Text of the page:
We are currently witnessing in the Norwegian building sector (and elsewhere) the transition from isolated and heterogeneous sustainable building projects carried out in protected niches (e.g pilot projects) to more sustainable buildings becoming mainstream. According to scholars studying sustainable transitions this is the moment in which a dominant design catches on, replacing and displacing other more or less sustainable alternatives.

Within this process, in the Norwegian case, the principles behind the passive house play a salient role. In fact, only recently a government white paper has called for "passive house levels" to become part of the building code by 2015. This strong focus on passive house principles is not without its critics and alternatives. Since 2010, a controversy about health and other negative impacts of insulating Norwegian houses (that are traditionally light wooden structures) to passive house levels has been going on in the Norwegian public and among experts. And recently, the building industry has entered the field with an adaptation of the BREEAM certification scheme which gains ground rapidly.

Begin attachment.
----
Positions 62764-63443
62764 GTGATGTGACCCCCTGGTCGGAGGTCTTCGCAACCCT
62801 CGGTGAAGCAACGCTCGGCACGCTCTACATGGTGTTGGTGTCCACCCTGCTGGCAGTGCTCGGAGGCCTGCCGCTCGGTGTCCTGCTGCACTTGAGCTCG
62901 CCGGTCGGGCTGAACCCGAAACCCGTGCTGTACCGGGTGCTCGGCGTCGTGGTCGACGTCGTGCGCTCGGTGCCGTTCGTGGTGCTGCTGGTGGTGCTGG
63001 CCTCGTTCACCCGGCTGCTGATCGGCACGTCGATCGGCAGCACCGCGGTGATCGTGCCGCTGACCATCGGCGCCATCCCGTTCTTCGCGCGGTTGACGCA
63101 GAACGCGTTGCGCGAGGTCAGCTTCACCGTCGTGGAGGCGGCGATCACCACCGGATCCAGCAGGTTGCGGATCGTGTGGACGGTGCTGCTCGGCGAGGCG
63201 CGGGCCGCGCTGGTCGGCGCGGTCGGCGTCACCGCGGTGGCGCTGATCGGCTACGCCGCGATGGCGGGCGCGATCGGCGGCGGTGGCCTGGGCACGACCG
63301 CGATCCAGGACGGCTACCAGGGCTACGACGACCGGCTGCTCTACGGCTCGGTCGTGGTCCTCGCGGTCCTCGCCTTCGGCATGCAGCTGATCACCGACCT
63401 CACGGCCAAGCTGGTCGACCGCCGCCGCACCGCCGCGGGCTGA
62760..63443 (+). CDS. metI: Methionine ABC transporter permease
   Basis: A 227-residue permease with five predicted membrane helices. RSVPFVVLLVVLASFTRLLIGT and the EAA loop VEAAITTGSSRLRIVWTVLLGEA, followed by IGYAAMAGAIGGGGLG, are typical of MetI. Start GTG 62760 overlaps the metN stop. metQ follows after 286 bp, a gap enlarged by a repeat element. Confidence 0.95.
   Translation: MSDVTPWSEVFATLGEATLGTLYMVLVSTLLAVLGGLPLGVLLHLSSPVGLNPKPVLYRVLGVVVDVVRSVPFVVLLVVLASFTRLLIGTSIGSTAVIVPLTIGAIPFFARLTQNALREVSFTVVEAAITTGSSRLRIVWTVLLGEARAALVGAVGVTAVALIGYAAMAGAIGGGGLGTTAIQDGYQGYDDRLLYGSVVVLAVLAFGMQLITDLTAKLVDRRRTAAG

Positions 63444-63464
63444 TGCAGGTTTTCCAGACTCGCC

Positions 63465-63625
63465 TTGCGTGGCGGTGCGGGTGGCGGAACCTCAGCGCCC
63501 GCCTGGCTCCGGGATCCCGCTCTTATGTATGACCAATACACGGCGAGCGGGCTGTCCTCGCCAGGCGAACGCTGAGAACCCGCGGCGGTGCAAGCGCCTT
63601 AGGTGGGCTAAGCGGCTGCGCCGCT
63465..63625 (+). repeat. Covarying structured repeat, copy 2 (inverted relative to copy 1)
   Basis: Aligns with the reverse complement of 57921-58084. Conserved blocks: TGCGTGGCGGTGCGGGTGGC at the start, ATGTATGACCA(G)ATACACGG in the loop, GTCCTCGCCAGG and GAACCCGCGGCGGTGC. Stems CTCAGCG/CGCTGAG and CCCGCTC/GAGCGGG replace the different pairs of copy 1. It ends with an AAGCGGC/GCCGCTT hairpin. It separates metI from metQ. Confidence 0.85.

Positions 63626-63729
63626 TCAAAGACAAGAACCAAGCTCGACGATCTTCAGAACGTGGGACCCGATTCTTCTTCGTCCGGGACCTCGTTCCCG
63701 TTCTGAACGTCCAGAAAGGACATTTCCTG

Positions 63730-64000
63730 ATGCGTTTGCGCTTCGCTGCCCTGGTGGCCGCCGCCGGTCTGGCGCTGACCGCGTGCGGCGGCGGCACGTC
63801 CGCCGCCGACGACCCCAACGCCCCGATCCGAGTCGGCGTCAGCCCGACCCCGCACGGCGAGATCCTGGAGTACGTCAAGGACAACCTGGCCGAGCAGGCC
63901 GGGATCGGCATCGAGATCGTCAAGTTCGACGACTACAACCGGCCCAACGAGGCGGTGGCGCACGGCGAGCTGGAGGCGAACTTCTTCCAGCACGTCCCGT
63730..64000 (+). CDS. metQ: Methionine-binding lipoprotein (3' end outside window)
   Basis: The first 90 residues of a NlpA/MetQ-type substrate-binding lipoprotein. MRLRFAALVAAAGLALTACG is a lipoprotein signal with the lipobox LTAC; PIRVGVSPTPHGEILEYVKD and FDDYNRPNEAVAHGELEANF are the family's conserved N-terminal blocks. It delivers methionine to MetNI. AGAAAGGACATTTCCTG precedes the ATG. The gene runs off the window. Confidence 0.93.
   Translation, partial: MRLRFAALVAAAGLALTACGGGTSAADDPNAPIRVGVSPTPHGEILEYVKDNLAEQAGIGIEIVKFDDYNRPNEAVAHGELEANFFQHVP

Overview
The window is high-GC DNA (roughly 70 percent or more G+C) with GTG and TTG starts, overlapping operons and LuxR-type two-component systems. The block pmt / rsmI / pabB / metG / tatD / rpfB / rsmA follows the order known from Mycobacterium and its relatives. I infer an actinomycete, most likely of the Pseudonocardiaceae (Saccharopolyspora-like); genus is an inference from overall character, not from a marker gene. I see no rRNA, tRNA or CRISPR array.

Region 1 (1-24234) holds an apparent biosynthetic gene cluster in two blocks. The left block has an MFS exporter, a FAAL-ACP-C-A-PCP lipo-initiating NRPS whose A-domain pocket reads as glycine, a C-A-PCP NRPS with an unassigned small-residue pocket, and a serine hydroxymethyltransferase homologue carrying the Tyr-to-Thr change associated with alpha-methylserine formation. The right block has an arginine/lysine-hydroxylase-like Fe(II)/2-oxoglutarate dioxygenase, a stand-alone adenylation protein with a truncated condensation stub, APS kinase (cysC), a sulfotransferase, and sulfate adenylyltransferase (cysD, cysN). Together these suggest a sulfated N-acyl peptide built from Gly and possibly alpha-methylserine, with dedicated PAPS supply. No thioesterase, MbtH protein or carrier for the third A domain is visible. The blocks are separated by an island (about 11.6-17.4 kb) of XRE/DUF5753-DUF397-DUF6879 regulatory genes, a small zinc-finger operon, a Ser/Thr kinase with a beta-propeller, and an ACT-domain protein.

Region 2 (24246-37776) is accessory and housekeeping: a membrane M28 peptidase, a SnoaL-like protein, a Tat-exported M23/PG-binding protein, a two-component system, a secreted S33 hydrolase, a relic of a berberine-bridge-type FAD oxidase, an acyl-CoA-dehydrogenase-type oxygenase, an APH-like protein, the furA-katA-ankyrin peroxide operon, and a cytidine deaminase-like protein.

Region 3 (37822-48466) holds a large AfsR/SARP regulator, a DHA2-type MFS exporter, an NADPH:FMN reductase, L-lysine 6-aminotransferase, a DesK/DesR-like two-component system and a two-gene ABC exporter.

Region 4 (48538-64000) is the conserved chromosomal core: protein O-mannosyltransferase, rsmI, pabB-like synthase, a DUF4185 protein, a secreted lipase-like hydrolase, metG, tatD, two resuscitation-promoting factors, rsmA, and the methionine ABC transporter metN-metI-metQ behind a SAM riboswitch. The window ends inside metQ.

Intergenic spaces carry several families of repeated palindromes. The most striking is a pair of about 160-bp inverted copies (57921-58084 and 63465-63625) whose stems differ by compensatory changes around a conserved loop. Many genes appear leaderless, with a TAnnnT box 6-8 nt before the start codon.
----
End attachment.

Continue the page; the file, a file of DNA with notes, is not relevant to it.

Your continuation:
In this paper we describe and analyse these three options – passive house, its critique and BREEAM - of defining green andsustainable building in Norway based on media analysis and interviews with their respective proponents. We describe potential compatibilities and incompatibilities and conclude with questions for further research.




Published in Conference papers

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